Chances are, unless you ask, most people won’t tell. People are holding back their best thinking on how you can improve.
This is partly because we know our own context, and therefore give ourselves the benefit of the doubt.”Sure, I slacked off a bit on that project, but, I’m only human for Pete’s sake. It’s back to school time, my husband’s out-of-town, it’s just a lot.”
We know we are human and that we’re doing the best we can, so we give ourselves some extra credit. We don’t expect others to know or care, but we know in our hearts we deserve a break.
I’ve witnessed this first hand with my MBA students. When I asked them to self-assess where they feel they ranked in terms of class participation, 100% rated themselves in the top 30%. That’s some crazy math– particularly for accountants.
When I asked the students to rate themselves and their teammates on their contribution to their team project, a similar pattern emerged. The students whom the teams identified as someone “they would not want to work with again,” didn’t view themselves that way at all. Instead they rated everyone on the team as having contributed equally. The most fascinating part was that although the team’s evaluations of their peers were often quite harsh, they were quite deliberate in ensuring their team didn’t hear the feedback from them. The harshest criticism came in sealed envelopes.
Of course in these circumstances, I asked the obvious question. “Did you tell her how you feel about her contribution?” Number one answer. “No. She didn’t ask.” And so the cycle continues into the next semester, and will likely follow them into the workplace.
These students are not unique. Don’t ask, don’t tell is alive and well when it comes to peer feedback.
If you want to know how you’re really doing, you need to ask.
Sure formal 360 tools are a GREAT way to get structured, anonymous feedback. I’ve learned a great deal from them over the years, and helped leaders at all levels do the same. But the truth is, what makes these tools valuable is always the conversation that follows. If a formal 360 is not available or not practical in your organization, you can achieve similar results through your own listening tour.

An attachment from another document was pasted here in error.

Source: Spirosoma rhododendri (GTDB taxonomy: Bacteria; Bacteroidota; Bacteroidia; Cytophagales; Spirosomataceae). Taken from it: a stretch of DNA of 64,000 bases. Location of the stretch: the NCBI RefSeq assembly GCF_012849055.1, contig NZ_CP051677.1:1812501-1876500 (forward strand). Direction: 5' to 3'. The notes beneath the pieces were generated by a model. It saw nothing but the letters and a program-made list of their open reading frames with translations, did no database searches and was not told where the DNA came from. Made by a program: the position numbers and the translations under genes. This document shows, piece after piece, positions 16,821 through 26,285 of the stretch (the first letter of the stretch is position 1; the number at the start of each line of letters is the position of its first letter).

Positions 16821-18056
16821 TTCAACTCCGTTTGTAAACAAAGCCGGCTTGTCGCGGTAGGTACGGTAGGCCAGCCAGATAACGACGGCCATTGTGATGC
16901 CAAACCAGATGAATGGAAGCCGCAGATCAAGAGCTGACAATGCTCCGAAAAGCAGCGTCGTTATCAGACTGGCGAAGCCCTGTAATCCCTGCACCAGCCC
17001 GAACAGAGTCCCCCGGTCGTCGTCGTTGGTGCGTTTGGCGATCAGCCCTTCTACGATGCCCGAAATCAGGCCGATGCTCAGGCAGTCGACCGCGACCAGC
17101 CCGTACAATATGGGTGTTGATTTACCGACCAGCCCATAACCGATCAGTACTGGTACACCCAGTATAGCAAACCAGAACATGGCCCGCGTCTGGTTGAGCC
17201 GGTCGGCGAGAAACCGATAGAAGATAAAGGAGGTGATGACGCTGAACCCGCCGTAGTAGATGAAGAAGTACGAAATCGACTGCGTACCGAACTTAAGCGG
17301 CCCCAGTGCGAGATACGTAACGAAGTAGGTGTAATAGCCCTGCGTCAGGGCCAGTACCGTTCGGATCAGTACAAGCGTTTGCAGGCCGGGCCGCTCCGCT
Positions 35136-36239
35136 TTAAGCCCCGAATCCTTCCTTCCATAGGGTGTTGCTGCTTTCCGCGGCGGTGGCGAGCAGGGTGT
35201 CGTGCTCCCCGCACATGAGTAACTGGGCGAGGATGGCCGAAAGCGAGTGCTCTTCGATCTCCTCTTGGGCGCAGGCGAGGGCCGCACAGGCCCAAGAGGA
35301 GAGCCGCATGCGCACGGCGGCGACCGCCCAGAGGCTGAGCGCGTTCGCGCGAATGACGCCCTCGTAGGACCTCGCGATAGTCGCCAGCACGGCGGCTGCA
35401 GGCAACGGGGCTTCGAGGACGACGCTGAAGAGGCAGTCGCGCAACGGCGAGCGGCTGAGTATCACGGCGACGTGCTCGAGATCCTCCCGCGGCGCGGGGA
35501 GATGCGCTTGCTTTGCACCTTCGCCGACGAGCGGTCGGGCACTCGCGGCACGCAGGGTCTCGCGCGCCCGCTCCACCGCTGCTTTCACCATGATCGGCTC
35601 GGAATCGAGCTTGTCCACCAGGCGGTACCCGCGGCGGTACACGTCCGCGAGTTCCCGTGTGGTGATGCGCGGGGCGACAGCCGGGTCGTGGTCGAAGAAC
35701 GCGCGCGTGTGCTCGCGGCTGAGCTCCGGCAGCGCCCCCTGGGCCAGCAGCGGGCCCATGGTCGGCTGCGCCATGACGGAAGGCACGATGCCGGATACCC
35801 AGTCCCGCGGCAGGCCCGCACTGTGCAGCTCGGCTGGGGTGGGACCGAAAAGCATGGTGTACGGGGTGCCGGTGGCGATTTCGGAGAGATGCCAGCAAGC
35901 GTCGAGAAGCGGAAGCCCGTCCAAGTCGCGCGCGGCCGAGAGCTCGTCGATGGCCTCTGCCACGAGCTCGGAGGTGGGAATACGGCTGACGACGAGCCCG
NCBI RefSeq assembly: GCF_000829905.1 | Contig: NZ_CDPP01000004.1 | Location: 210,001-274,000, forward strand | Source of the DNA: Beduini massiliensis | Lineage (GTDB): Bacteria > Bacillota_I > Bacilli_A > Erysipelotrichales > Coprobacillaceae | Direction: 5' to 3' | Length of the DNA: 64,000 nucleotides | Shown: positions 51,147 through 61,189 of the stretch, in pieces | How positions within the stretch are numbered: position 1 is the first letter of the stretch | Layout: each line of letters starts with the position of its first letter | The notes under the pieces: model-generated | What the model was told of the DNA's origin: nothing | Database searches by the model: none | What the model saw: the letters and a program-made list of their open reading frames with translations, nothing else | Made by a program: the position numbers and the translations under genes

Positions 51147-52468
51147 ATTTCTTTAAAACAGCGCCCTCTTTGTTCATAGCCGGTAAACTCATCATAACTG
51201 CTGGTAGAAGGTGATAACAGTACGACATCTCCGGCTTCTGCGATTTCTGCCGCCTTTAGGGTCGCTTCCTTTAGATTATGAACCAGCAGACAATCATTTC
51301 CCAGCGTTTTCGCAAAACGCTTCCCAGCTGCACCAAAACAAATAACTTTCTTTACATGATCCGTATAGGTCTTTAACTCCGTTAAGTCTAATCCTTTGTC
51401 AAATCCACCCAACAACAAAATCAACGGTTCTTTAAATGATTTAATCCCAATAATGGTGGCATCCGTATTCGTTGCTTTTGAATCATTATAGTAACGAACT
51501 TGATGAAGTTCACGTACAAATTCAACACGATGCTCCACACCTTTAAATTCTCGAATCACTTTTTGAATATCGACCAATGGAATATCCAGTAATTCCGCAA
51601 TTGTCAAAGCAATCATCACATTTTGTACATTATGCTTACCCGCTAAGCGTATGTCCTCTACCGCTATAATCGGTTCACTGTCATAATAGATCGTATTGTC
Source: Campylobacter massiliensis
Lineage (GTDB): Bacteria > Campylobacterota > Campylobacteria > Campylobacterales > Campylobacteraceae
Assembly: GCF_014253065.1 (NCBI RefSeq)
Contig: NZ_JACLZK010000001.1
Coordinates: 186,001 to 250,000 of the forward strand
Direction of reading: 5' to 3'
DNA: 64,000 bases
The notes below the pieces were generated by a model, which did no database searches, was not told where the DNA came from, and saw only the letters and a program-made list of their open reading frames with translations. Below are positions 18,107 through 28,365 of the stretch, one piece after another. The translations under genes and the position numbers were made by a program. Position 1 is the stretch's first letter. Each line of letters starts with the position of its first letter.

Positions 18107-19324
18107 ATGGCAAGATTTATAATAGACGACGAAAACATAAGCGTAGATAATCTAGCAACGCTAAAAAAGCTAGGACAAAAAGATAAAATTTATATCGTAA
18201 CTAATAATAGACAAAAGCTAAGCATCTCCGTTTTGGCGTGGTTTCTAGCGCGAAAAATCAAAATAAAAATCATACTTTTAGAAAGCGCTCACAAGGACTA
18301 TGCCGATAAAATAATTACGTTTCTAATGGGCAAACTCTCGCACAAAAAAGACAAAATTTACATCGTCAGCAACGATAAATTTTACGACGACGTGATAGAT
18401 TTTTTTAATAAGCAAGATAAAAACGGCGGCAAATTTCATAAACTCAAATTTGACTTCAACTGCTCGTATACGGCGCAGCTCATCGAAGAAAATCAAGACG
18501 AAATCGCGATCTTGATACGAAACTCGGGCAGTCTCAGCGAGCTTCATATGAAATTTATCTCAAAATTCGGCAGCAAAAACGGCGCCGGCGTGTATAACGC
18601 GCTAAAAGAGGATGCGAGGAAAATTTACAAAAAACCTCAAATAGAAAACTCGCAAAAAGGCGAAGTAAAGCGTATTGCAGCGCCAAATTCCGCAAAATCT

“Rachel” came to me frustrated by the feedback she’d been getting from her boss. She felt completely misunderstood. When I asked her what others in the organization thought, she admitted she hadn’t asked.
We identified 3 simple questions she would ask her boss, her peers, and her direct reports. She went off an a 2 week listening tour. When we met again to discuss the themes, she had learned a great deal. Most importantly she had made the strategic shift from, “my boss is a jerk,” to maybe there are some things I could be doing differently. She made the changes, and life got better– for everyone.
The Listening Tour Approach
1. Get Your Head Right
Don’t do this unless you’re ready to listen with an open-mind
Absolutely don’t do this to prove someone wrong– people will smell that coming from a mile away
2. Identify Areas of Interest
- Focus on a few key areas
- Keep it short, simple, and exploratory
3. Craft a Few Open-Ended Questions
- What could I do to be more effective in our meetings?
- How could I have a more strategic impact on our results?
- What about my communication style gets in the way?
- What do you think are my biggest strengths?
- If you could identify one area for me to work on this year, what would that be?
4. Identify People to Ask for Feedback
- Include people up down and sideways.
- Don’t stack the deck with all friendlies or known detractors– work to get a balanced perspective.
- Approach them one on one, and explain why you’re doing this
- Explain that you’re really looking for candid feedback and that you’ll be happy to circle back with themes and key actions.
- Thank them
5. Identify themes and key actions
- Look for cross-cutting feedback
- A coach or mentor can be very helpful in this regard
- Circle back with stakeholders
Or Start with a “Survey”
I’m a big proponent to the listening tour approach. Nothing beats eye-ball to eye-ball conversation. But if you think you won’t get the truth, or you truly feel uncomfortable, you can start by using a free survey tool like Survey Monkey to quickly distribute the survey and ask for themes. I would go with a few open-ended questions rather than ratings. Ratings without comments will just leave you scratching your head at best, or ticking you off at worst.
Process matters less than substance. Ask and you shall receive. If you want feedback, start with a simple question. How can I add more value?